“And I got to hold it!” Gina Sakoda, a senior at Carmel High School, explains, her long black hair bouncing up in the air as she excitedly jostles in her seat. Her exuberance is hard to ignore as she sits perched in her chair, a smile on her face as wide as it can possibly be.
The inspiring high schooler is referring to a piece of a patella tendon she had once held at a surgery center. While this may have looked creepy or strange to some people, Sakoda’s curiosity and passion drove her to the brink of pure elation. Holding the tendon, she said, “This is amazing!”
Sakoda, a senior at Carmel High School, has had many encounters with doctors, surgeons, and people affiliated with the medical field. Sakoda’s first encounter with a doctor from a student perspective was when she interviewed a plastic surgeon. She learned about his path to medicine and got to hear many exciting stories about his job.
The Monterey native always keeps herself busy by shadowing an OBGYN doctor almost every Friday. Sakoda has also shadowed an orthopedic surgeon and has volunteered at a physical therapy office in Carmel as well. Over the summer, the driven teenager shadowed a neurosurgeon at Salinas Valley Memorial Hospital, where she got to witness a surgery.
“I stood one foot behind the doctor!” Sakoda gushes with recollection of the moment.
All of these experiences have strengthened Sakoda’s dream of going into the medical field. Sakoda does not know exactly what doctor she aspires to be, but a neurosurgeon is a profession she is deeply fascinated with.
“Not only does Gina pursue a myriad of personal interests both academic and extracurricular,” says Sarah Perkins, a close friend’s mother. “She never misses new opportunities that arise, no matter how full her plate.”
Sakoda has a drive in her, deep inside, that is a motivator and a powerhouse. While many high school students are out with friends or at concerts, this inspiring girl is most likely submersed in her busy schedule. Having taken seven AP classes at Carmel High, and currently taking five more, Sakoda never ceases to do beyond what she thinks is acceptable. Between her insane class schedule, she has clubs interspersed during the school week, including mock trial, which is very time consuming. Sakoda volunteers at CHOMP during the week and on Sundays, as well as in the nursery at her church. Sadly, family time takes the back burner on the stove that is Gina Sakoda’s insane schedule.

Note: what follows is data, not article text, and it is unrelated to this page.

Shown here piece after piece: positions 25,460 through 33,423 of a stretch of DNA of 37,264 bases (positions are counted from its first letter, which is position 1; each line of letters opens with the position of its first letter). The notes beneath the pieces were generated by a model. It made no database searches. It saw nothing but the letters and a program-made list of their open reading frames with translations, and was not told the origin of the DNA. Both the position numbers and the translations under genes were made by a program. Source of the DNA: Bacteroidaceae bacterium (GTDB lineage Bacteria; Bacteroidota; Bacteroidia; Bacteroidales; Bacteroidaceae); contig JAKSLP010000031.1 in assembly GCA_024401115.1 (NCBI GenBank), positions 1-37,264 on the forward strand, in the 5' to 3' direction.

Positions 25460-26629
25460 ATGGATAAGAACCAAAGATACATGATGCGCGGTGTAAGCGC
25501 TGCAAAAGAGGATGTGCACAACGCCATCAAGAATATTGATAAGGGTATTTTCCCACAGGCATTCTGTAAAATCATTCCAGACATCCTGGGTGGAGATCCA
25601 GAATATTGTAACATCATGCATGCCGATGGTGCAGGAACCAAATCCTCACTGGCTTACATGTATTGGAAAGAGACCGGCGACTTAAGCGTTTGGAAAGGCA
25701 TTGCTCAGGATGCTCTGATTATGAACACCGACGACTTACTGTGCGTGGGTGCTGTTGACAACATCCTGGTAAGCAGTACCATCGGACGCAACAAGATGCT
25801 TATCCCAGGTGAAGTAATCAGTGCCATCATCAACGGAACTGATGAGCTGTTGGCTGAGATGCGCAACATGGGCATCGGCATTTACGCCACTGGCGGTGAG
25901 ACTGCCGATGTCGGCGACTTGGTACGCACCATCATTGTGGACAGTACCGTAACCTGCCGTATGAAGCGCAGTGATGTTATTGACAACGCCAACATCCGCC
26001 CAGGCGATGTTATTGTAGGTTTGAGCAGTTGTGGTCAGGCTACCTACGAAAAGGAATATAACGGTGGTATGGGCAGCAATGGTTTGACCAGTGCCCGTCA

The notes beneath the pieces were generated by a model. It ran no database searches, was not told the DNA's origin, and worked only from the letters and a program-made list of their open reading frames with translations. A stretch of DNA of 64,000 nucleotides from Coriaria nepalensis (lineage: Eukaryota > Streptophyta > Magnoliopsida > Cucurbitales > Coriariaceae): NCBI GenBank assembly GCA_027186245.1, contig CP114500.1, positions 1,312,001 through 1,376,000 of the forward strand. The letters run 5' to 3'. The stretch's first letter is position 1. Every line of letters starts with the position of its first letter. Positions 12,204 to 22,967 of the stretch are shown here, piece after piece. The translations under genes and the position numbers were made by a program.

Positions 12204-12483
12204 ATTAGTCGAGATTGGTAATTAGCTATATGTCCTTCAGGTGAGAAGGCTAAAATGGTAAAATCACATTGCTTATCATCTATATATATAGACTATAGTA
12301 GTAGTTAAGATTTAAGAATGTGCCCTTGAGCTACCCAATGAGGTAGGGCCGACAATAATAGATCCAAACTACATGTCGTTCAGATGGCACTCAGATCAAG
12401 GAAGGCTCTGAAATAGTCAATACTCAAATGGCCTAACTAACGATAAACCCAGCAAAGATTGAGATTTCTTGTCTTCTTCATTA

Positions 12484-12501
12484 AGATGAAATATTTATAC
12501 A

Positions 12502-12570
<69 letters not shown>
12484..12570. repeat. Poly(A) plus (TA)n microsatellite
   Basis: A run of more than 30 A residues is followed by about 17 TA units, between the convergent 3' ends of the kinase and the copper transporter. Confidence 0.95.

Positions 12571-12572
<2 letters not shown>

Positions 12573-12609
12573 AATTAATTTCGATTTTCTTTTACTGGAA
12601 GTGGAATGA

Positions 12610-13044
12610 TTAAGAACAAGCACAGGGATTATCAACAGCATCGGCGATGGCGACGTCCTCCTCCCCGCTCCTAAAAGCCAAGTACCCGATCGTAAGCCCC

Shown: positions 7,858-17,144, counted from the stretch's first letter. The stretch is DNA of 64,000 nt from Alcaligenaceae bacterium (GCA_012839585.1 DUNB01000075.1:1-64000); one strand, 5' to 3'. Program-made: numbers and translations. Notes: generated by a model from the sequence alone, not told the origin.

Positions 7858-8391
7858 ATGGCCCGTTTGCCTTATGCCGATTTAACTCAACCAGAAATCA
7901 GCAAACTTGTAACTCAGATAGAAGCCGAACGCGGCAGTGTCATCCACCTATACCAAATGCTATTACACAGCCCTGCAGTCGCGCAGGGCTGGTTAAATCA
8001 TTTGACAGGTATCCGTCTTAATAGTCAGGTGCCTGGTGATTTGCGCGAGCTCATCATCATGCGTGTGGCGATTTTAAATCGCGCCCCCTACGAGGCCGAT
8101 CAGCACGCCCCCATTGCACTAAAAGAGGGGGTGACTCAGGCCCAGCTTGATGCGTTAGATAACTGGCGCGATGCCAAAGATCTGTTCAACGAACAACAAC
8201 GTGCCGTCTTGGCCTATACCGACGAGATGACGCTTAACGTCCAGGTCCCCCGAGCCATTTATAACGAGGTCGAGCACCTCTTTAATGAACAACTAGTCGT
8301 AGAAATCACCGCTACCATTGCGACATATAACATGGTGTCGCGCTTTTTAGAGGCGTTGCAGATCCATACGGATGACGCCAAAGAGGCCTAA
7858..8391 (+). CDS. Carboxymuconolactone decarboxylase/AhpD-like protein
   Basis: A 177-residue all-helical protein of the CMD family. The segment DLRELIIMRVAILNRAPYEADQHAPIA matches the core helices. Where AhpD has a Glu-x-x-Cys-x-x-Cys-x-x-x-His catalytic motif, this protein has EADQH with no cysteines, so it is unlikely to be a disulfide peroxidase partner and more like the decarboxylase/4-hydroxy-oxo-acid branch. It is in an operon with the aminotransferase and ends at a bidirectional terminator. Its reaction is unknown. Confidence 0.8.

“She has a focus as intense as a medical-grade laser,” says Jason Maas-Baldwin, chemistry and environmental sciences teacher at Carmel High School. “She has a determination that rivals the stubbornness of mules, and most endearingly, she has a heart the size of an elephant. She is filled with love and passion for both academia and people. I hope to have her as my physician one day.”
Sakoda’s overloaded schedule does not hinder her friendships either.
“Gina is driven, passionate, and confident in just about everything she does,” Gina’s friend Lauren Tuck says. “Even though she excels in her academic studies and puts a lot of time and effort into her classes, she also puts a lot of time and effort into being a friend.”
Being Japanese and living in Japan for a year when she was younger, Sakoda has grown up with a different culture that has made her who she is today. Growing up on the Monterey Peninsula, and going to the International School of Monterey, Sakoda has been exposed to many different experiences and people.
“ISM has definitely shaped who I am,” Sakoda explains. “Going to a very racially mixed school without an abundance of resources definitely made me so much more appreciative of the resources at Carmel High School, and I definitely took advantage of them more.”
“18 years of school is required if I want to become a neurosurgeon,” Sakoda reflects. “That’s quite a long time, especially if I want to have a family one day.”
The future neurosurgeon is aware that it requires many years of education and work to become a surgeon.
When asked about her dream for the future, Sakoda smiles and says, “Probably something like living in America, becoming a neurosurgeon, having a family, and owning a house in Japan as well.”